Switch to ADA Accessible Website
Orlando Criminal Lawyer

Can a Refusal to Voluntarily Provide DNA to Police be Used Against You in Court?

In 2009, Florida joined a growing number of states in requiring police to take a DNA sample from everyone charged with a felony in the state. This DNA information is to be kept in a statewide database accessible to federal, state, and local law enforcement authorities to aid in criminal investigations and help identify missing persons.  Before the DNA collection law was passed, police could take a DNA sample without a warrant only after a felony conviction or certain specified misdemeanor convictions.  Now, DNA is to be gathered (typically by mouth swab) when an individual charged with a felony is booked into a correctional or juvenile facility.

But what if the police ask you to provide a DNA sample before you are arrested, during an investigation?   If you refuse, can your refusal be used as evidence against you at trial if you are eventually charged with a crime?

The law is clear that if you refuse to answer questions after being advised of your right to remain silent your silence cannot be used against you.  And the Florida Supreme Court recently ruled that, under the state constitution, declining to speak to police before having been read your rights also cannot be used against you at trial as evidence of consciousness of guilt.  But in another Florida case, prosecutors attempted to use a defendant’s refusal to give DNA evidence before being charged with a crime to prove his guilt at trial.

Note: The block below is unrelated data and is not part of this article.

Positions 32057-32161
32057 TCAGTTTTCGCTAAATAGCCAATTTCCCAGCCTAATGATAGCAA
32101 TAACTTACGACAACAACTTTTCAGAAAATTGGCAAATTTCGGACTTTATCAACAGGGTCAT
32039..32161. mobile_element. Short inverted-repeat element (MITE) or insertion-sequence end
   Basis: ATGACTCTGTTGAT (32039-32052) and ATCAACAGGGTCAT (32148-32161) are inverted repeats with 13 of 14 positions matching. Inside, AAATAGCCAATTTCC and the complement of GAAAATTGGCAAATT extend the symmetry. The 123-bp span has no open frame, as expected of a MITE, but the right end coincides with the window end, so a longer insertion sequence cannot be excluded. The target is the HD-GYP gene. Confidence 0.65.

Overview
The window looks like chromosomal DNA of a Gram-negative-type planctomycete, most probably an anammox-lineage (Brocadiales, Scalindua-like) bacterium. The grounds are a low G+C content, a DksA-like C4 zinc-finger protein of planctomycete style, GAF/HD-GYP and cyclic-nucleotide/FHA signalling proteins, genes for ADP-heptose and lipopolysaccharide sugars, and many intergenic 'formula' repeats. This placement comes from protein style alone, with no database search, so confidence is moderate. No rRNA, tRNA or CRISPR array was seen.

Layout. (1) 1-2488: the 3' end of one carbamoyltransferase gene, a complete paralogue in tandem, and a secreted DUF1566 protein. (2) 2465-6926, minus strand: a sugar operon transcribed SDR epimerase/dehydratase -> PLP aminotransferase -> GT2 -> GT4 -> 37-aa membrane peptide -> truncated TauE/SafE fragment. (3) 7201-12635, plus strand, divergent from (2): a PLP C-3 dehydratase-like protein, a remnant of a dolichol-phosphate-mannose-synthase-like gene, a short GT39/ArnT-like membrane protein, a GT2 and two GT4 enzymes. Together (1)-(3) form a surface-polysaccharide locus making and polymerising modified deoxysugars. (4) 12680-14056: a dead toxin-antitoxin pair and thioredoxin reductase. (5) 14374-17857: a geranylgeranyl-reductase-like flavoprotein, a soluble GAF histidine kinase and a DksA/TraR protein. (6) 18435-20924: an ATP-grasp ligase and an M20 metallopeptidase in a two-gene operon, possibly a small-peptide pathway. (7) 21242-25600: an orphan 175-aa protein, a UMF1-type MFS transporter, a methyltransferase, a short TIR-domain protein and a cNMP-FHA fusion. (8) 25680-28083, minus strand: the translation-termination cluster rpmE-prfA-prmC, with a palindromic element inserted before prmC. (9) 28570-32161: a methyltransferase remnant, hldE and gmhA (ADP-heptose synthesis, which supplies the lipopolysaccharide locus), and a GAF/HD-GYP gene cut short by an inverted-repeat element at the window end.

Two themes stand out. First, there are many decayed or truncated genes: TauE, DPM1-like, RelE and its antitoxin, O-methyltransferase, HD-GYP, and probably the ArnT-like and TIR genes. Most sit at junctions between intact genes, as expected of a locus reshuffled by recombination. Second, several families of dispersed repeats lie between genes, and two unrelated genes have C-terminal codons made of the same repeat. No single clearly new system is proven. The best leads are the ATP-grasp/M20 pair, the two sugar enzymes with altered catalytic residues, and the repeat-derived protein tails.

The victim in the case had lived with the defendant until shortly before her murder.  Police questioned the defendant and asked whether he would voluntarily give a DNA swab so that they could compare it to DNA found in the victim’s new apartment. Defendant asked police what would happen if he said no, and an officer responded, “It is your right.”  Defendant thereafter refused to provide a swab. After he was ultimately arrested for second-degree murder, he was forced to give a DNA sample, but his DNA was not found to be present in the victim’s apartment.